A Look At The First Two Episodes Of Clone Wars Season 3
Jay Cochran - September 13, 2010
Last season’s Clone Wars Animated series ended on a pretty high note with the return of Boba Fett and the beginning of the story on Boba’s transformation from the naïve kid in Episode II to the most feared bounty hunter in the galaxy in Episode V. So what could David Filoni and crew do to build upon that excitement to kick off season 3?
After seeing screeners for the first two episodes in season 3, I can tell you the answer is lots of action. The first episode, titled “Clone Cadets”, focuses on a group of clone cadets struggling to make it to graduation. The episode spends more time on the character development of the clones than action (which I like because we see these guys aren’t just nameless faces there to be killed off but actual people with feelings and motivations). Some seeds suggesting that producing Clones from the late Jango Fett might no longer feasible seem to open the door for a new candidate to fulfill this role. The episode also lays the ground work for the second episode which has plenty of action to make up for the lack in this one.
The second episode, titled “Arc Troopers”, is where the excitement really picks up. General Grievous and Assaj Ventress launch an attack on Kamino with an army of Separatist droids. Kamino is the planet where clone troopers are created and trained. Anakin, Obi-Wan, and some of the clones introduced in the first episode attempt to repel the attack. This episode has it all: firefights, lightsaber duels and even a glimpse of dark side growing deep within young Anakin Skywalker.
The episodes are one of the things I really like about this series; they shed light on areas in the Star Wars universe that we would never really see otherwise and really have the feel of the movies (even though they are animated).
Season 3 kicks off on Cartoon Network with a one hour premier featuring these two episodes on September 17 starting at 9/8C. If you have been following this season or are just getting introduced to it, I highly recommend you check it out.
Below is official descriptions and some video clips for the two episodes.
The war wears on, and the Republic is pushed to its breaking point. Support for the Jedi Knights and their noble cause comes in the form of valiant clone troopers – steadfast defenders of peace and justice, even as the Jedi falter and the mighty Republic begins to crumble. Joined by familiar faces and confronted with deadly new threats, these everyman heroes lead the charge into a transformative new season of Clone Wars adventures – where alliances will be tested, truths will be questioned and galaxy-changing secrets will be uncovered to shake the very foundations of the Star Wars universe.
In “Clone Cadets,” five headstrong cadets – Hevy, Cutup, Droidbait, Fives and Echo – struggle to complete their training on the ocean planet of Kamino. Unable to work together as a team, they must learn to embrace their future as soldiers before they are drummed out of the academy.
“It’s a band-of-brothers story that takes you back before most of the episodes we’ve seen so far; it’s one of the earliest episodes – chronologically – in the series,” says Dee Bradley Baker, voice of the clones. “We’re going to see how the ‘shinies’ [new recruits featured in the first season episode, ‘Rookies’] learn to work together. Starting off, they’re not a team at all. They’re just everymen; they’re human. And now they’ve got to pull it together. There’s something really cool about how the show brings out the heroism from characters like that – not just the superpowered ones.”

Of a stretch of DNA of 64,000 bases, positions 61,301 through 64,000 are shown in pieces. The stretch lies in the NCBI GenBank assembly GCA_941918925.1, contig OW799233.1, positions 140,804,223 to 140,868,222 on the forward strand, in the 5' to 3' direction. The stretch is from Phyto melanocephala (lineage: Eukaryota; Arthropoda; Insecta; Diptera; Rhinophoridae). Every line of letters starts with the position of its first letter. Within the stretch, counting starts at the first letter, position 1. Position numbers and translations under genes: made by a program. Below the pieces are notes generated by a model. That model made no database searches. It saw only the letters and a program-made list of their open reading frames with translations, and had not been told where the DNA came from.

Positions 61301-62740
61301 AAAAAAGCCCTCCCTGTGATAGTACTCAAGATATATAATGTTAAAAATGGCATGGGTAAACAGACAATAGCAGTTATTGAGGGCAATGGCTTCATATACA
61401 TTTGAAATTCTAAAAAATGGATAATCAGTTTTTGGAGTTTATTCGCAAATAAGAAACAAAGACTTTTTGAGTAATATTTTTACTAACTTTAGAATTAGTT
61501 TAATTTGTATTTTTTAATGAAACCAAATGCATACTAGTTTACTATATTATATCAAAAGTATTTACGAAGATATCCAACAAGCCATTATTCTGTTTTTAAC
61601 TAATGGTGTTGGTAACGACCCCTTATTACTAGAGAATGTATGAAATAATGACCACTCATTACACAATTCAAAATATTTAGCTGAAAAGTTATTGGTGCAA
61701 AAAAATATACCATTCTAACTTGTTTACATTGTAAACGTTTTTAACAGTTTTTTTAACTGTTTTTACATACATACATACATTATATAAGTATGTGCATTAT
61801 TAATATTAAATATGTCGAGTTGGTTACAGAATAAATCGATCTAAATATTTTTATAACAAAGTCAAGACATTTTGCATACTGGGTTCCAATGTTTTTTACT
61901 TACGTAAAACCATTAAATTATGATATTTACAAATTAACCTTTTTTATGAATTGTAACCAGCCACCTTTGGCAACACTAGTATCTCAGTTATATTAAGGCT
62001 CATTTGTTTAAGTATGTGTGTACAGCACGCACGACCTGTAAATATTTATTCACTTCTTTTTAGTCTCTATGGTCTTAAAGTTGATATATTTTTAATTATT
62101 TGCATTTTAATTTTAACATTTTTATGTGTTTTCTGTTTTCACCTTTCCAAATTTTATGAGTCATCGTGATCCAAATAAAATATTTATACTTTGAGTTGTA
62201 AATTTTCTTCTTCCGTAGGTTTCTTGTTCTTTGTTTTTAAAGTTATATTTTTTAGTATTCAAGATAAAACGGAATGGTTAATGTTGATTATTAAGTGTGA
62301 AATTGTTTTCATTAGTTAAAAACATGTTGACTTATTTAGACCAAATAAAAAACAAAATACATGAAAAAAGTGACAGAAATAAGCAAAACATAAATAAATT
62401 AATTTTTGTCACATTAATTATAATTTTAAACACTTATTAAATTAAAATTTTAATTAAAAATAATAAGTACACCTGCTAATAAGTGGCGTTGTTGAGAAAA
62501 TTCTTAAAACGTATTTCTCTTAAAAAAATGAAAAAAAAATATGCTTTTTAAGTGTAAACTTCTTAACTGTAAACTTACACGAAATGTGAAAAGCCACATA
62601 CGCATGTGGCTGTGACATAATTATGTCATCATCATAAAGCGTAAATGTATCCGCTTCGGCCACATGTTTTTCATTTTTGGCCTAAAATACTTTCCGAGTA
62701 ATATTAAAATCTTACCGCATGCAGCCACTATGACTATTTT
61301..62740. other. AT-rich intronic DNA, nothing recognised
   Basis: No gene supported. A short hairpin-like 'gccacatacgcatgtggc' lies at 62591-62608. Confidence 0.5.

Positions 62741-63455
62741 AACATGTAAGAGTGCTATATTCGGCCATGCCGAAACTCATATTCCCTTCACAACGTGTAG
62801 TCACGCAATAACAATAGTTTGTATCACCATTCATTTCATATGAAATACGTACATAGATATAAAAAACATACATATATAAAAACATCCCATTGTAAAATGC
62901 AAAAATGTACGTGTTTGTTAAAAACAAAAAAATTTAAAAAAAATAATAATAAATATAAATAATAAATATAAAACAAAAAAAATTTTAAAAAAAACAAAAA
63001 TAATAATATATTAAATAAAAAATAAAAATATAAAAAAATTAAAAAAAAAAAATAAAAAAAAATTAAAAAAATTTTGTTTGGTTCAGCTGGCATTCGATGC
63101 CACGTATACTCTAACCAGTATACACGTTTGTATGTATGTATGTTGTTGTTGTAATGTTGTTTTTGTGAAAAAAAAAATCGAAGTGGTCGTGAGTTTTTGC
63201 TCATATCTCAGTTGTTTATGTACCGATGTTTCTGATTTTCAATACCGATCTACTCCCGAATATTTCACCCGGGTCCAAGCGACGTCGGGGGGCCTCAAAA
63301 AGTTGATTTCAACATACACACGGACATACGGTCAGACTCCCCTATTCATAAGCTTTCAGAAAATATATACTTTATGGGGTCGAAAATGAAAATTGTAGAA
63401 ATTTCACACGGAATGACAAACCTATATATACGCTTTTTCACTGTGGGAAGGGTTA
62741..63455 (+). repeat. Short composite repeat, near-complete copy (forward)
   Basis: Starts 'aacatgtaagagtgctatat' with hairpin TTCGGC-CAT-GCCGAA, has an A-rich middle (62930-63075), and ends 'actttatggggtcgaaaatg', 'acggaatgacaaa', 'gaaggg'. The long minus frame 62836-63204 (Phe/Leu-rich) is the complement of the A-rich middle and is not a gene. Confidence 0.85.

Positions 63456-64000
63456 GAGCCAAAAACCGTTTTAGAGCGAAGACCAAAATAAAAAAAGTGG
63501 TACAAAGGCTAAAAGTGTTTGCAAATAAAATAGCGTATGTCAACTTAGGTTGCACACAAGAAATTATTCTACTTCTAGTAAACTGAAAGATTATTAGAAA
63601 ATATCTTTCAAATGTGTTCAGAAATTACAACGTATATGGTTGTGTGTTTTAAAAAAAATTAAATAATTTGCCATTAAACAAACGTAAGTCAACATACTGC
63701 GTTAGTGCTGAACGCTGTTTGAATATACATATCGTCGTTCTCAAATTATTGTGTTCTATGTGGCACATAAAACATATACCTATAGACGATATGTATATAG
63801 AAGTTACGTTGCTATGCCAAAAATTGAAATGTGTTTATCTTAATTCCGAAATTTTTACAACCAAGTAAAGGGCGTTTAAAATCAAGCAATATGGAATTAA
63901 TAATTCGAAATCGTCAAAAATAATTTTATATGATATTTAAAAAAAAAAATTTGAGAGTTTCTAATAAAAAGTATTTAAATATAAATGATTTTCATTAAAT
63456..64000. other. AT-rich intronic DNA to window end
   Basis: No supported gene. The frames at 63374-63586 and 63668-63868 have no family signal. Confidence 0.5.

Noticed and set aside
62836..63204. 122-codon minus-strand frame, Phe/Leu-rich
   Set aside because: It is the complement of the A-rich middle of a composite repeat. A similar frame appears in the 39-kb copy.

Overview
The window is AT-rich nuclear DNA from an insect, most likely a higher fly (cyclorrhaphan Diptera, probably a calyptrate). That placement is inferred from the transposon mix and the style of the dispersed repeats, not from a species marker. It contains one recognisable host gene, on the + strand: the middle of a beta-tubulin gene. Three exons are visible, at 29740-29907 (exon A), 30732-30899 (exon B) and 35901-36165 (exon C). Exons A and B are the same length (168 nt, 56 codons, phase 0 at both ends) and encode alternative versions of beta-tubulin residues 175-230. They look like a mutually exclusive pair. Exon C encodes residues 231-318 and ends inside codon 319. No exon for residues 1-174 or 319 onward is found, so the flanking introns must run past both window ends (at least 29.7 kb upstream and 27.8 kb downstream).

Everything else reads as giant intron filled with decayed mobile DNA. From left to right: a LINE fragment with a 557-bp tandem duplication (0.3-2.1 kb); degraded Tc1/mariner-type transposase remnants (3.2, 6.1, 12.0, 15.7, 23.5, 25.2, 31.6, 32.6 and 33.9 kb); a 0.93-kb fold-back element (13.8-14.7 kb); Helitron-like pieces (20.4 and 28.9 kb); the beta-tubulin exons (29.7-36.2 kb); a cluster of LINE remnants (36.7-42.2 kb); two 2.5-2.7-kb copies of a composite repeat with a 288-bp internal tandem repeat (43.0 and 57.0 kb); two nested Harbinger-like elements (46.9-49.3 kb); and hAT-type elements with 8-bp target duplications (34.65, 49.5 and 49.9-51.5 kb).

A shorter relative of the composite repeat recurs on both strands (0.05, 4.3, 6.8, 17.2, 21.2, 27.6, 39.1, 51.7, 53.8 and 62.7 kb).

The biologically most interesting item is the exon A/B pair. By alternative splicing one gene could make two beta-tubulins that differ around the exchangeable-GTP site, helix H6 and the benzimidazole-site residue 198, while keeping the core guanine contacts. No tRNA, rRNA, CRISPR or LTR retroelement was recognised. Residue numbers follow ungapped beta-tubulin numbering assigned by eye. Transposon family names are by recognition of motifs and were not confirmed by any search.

A revealing look at clone development and training, the episode also introduces a unique new character. Clone Number 99 is a unique clone – and imperfect model relegated to menial, custodial duties at the Kamino production facility. Still, despite his physical flaws, he nonetheless identifies with his genetic brethren – and he aspires to make his own small contributions to their noble war efforts.
“He’s a great example of the show’s creative risks,” says Baker. “I was nervous going into this episode. Does he sound real? Is he believable? I agonized over it; he’s a very special character, and a very unique challenge. Kinda high stakes for me, because I wanted so badly to get it right. He’s a little bit slower…quieter…softer than your basic clone voice. I skewed his dialect toward cockney to give him a blue collar, salt-of-the-earth flavor. I’ve got a lot of favorites, but 99’s definitely one of them. His story is very affecting – really beautiful on a lot of different levels.”
On the heels of “Clone Cadets” comes “ARC Troopers,” which revisits the clones after the notable events of “Rookies” – with the surviving squad members tasked with defending Kamino from a large-scale Separatist attack. After the Republic repulses the Separatists’ first assault, the real threat begins. Asajj Ventress, General Grievous and an army of droids rise out of the planet’s oceans, determined to destroy the clone production facilities – and the clones themselves are the last line of desperate defense.
“This episode raises the stakes in a really spectacular way. This is big space opera; this is why you want to own an HD TV. It’s basically the scale of a Star Wars movie – on TV,” says Baker. “It’s awesome. I’m so very proud of this show; it’s exciting to make this kind of episode work. And it’s such a team effort. There’s an army of artists working to make this compelling and moving.
This is extraordinary storytelling.”
And it’s just the beginning. In a galaxy far, far away…much to learn there still is.